Personal to Mick Jagger

Mick,

You may be out there on stage bopping with the best of them. However, that song, Time Is On My Side? You may have spoken a few decades prematurely.

 

 

 

 

SYDNEY, AUSTRALIA - NOVEMBER 12:  Mick Jagger and Keith Richards of The Rolling Stones perform live at Allphones Arena on November 12, 2014 in Sydney, Australia.  (Photo by Mark Metcalfe/Getty Images)

SYDNEY, AUSTRALIA – NOVEMBER 12: Mick Jagger and Keith Richards of The Rolling Stones perform live at Allphones Arena on November 12, 2014 in Sydney, Australia. (Photo by Mark Metcalfe/Getty Images)

This past weekend was what some call a “soccer weekend.” Others call it a “Crime against Humanity” prohibited by the Geneva Convention. Why do I say this?

First, no matter how much you love soccer, until they make disposable soccer (excuse “football”)  shoes (excuse me “boots”) there are flaws in the system. Soccer is unlike baseball where teams take turns and the speed of play is determined by the pitcher. Some compare it to American football in which there’s a play lasting less than a minute, followed by a period of rearranging.

Soccer is played in halves, which depending on age last anywhere from thirty minutes to forty-eight hours, depending on age. (Those age groups that involve walkers take considerably longer and are regularly interrupted by cardiac emergencies).   There are no time-outs in soccer unless there is a significant injury to a player–and I mean there better be pulsating arterial blood or fixed and dilated pupils.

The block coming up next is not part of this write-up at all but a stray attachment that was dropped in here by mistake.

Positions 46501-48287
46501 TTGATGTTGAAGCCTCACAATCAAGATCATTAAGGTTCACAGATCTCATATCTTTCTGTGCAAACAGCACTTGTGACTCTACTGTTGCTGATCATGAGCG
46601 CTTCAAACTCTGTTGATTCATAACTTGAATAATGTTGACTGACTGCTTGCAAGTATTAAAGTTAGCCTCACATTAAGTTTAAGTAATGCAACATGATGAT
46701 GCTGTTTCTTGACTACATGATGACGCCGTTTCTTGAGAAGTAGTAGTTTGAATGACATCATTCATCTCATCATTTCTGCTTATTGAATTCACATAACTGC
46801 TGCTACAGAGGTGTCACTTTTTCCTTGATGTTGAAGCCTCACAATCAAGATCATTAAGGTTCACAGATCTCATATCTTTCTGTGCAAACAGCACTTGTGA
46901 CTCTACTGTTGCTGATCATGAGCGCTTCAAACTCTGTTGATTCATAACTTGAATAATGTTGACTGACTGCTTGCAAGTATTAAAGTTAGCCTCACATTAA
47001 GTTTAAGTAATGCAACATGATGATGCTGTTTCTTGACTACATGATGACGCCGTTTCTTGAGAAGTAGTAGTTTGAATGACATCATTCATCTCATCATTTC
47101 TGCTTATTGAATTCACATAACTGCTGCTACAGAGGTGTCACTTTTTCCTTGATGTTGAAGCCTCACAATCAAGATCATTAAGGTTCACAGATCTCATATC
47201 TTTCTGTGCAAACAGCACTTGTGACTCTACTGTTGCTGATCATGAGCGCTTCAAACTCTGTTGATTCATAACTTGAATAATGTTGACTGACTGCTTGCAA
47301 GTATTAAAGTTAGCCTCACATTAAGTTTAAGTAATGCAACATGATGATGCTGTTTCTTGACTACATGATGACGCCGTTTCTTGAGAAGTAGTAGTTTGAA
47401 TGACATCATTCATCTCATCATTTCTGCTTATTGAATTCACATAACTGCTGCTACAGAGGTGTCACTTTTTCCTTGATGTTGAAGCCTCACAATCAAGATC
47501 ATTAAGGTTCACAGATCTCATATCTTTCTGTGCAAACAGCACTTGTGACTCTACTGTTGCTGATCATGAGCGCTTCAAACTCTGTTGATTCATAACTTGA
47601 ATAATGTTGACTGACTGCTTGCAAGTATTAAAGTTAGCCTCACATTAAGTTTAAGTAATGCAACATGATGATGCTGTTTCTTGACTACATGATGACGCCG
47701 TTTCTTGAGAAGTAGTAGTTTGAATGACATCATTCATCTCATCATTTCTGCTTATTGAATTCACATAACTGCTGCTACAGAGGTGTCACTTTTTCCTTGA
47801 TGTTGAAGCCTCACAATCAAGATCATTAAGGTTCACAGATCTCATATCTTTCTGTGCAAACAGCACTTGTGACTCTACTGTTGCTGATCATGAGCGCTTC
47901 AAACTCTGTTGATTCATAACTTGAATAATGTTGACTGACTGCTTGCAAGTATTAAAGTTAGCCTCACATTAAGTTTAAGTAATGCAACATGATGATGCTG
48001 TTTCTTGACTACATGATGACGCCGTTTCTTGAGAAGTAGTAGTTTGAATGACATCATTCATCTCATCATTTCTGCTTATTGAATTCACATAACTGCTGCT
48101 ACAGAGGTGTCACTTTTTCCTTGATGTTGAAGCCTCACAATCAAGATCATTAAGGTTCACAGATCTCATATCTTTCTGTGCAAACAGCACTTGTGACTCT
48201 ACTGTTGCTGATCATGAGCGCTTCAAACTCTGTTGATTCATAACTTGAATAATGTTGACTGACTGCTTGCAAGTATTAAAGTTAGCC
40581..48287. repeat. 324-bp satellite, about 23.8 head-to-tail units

Now, take roughly a dozen teenagers, who already exude vast quantities of eau de hormone, and have them play three or four games WITHOUT BENEFIT OF A WASHING MACHINE!

Just as no good deed goes unpunished, evil people seek opportunities. With soccer, it was like Khan in Star Trek,  quoting from Moby Dick . “From hell’s heart I stab at thee; for hate’s sake I spit my last breath at thee.  When you are exhausted and the calendar predicts  a three day weekend, a soccer tournament I send unto thee…”

Mick,years ago I tried to face such things with at least a modicum of grace and acknowledge, “Well, I’m not twenty anymore.”

It’s not a large a leap to, “…not thirty anymore.” But now, when I have to say, “I’m not sixty anymore,” let’s just say that time may not be on my side.

However, while you’re preparing for your next tour, I’ve made it home. My son’s team placed second, and life is good.

Even if I’m not sixty any more.

 

 

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